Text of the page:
Y: The Last Man has been a tricky comic property to pull together for adaptation. The acclaimed graphic novel series by Brian K. Vaughan focuses on a post-apocalyptic world where every mammal with a Y chromosome dies simultaneously, except for one man and his pet monkey. This material, while very dense, is fit for the cinematic treatment. However, various obstacles have stalled the process of moving Y: The Last Man into anything beyond pre-production. As of now, even plans to turn this story into a movie have changed into its potential as a TV series. Perhaps that is the best way to go, but who would be involved?
While many have been attached to Y: The Last Man at various times, including 10 Cloverfield Lane director Dan Trachtenberg back in 2013, director D.J. Caruso was maybe the closest to getting a film started. Those plans have subsided since, but he's remained loosely attached. With Caruso's latest film arriving in theaters this week, xXx: Return of Xander Cage, we at Screen Rant were able to bring up the topic with the filmmaker directly.
During the xXx: Return of Xander Cage junket, we were able to express our admiration of the Y: The Last Man comic series and ask the current status of the project. Caruso had this to say:
"I’m no longer attached, but it’s so funny that you say that. It was one of those times—it was at the time where I saw that series as a trilogy. I thought if you’re gonna make that movie, it’s a trilogy, and I think at the time New Line and Warner Brothers wanted one standalone movie. And so it’s kind of been in development slog over the course of the years, but we’re talking about that. We had a talk about that two weeks ago, about kind of revisiting, and seeing if a great television platform might be the best way to take that series over five years."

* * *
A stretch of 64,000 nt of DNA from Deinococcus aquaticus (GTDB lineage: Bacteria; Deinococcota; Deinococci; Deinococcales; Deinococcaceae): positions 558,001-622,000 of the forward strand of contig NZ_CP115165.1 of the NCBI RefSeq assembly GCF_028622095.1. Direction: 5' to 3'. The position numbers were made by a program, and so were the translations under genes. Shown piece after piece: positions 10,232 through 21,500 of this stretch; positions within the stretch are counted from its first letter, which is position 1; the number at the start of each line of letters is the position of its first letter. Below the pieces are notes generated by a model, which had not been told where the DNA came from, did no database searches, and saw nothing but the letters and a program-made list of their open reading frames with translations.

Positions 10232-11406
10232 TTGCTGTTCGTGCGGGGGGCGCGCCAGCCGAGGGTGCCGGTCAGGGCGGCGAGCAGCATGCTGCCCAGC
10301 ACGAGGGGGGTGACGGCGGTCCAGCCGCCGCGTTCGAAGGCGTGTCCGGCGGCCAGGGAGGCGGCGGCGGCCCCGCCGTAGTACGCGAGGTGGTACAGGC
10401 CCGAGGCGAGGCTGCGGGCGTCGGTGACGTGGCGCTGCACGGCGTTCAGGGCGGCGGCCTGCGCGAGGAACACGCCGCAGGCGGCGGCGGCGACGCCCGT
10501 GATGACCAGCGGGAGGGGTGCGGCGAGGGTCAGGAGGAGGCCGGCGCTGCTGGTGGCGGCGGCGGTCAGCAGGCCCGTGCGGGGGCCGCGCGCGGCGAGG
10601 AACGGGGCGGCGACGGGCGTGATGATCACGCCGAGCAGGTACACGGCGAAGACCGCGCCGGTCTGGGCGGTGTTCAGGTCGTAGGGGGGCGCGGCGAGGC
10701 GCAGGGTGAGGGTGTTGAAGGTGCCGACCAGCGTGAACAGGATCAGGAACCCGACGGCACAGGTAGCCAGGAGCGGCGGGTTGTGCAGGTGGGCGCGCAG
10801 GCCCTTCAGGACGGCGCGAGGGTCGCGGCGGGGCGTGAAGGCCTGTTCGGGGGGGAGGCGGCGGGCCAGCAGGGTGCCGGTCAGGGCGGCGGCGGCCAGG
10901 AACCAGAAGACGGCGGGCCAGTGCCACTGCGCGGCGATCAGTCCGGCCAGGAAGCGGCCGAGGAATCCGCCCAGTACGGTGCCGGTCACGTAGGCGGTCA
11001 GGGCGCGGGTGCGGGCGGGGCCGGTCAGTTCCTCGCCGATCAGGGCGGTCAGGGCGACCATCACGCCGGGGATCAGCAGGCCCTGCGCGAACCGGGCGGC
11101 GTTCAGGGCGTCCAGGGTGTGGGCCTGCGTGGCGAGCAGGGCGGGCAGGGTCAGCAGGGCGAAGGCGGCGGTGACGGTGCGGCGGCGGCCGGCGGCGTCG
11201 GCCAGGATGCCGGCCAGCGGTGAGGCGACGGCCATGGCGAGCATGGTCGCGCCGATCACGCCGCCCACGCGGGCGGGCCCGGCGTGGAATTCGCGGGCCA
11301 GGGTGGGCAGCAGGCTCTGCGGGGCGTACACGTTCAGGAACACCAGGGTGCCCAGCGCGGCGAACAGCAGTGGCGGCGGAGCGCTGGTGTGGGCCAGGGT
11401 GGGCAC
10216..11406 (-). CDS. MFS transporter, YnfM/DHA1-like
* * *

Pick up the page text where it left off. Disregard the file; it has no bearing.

Back when a Y: The Last Man was in development, Caruso was coming off the sleeper hit Disturbia and the modest hit Eagle Eye, both starring Shia LaBeouf, who was being courted for The Last Man. Producer David S. Goyer was involved in developing the script, but it was ultimately the idea of turning this massive story into one film that caused problems. Various filmmakers have been attached or expressed interest since, including Trachtenberg, as mentioned, as well as director Louis Letterier, before the film was pronounced as dead. More recently, FX was reported to be developing Y: The Last Man into a TV series with producer Nina Jacobson. Writer Michael Green (Alien: Covenant, Blade Runner 2049) will reportedly be serving as the showrunner.
Keeping in mind the success of other graphic novel-based TV shows like The Walking Dead and Preacher, it is of little surprise to hear of Y: The Last Man's potential as a television series. It is a lot to ask for as far as trying to develop a graphic novel series as a full cinematic trilogy. Many films have been made (generally YA novel adaptations) over the years, with big, open-ended narratives, in the hopes that the film series would continue (The Golden Compass, Eragon, The Mortal Instruments, Beautiful Creatures, etc.). Even Divergent, which has had three cinematic releases, did not have the strength to make its final entry worth turning into a feature film. Y: The Last Man could certainly work in cinematic form, but one can understand the challenge of going all in, regardless of strong the script and resulting film turn out to be.
A television series does seem more fitting. It would also provide Caruso, who himself had an unfinished cinematic story in the form of I Am Number Four, some much stronger material to work with than he has had in quite some time. With a great story setup, a variety of characters and a whole world that would be interesting to see come to life, a full on television series at the right network could really capture the feel of one of the best modern graphic novel series out there.
Y: The Last Man (the TV show) is still in early development.